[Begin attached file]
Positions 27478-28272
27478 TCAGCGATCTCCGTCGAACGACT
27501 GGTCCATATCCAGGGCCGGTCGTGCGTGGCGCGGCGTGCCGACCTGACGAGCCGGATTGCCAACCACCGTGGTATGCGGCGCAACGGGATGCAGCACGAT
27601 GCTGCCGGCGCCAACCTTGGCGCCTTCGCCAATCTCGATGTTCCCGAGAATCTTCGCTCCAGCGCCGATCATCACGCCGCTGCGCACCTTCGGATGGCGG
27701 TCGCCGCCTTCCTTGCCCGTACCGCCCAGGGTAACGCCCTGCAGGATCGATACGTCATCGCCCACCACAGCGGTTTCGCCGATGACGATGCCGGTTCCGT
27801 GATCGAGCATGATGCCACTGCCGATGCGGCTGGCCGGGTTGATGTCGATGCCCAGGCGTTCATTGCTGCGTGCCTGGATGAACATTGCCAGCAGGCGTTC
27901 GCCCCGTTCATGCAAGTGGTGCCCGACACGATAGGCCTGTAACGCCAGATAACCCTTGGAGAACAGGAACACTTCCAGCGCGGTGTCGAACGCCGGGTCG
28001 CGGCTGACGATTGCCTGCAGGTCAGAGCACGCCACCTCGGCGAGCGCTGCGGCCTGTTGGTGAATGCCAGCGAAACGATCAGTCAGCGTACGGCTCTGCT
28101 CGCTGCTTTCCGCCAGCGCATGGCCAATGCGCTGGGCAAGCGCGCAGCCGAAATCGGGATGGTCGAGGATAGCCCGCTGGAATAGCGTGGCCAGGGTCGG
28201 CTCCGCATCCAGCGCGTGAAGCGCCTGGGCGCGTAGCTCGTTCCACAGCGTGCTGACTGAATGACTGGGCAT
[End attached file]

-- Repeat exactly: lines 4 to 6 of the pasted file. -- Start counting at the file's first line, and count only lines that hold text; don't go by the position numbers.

27601 GCTGCCGGCGCCAACCTTGGCGCCTTCGCCAATCTCGATGTTCCCGAGAATCTTCGCTCCAGCGCCGATCATCACGCCGCTGCGCACCTTCGGATGGCGG
27701 TCGCCGCCTTCCTTGCCCGTACCGCCCAGGGTAACGCCCTGCAGGATCGATACGTCATCGCCCACCACAGCGGTTTCGCCGATGACGATGCCGGTTCCGT
27801 GATCGAGCATGATGCCACTGCCGATGCGGCTGGCCGGGTTGATGTCGATGCCCAGGCGTTCATTGCTGCGTGCCTGGATGAACATTGCCAGCAGGCGTTC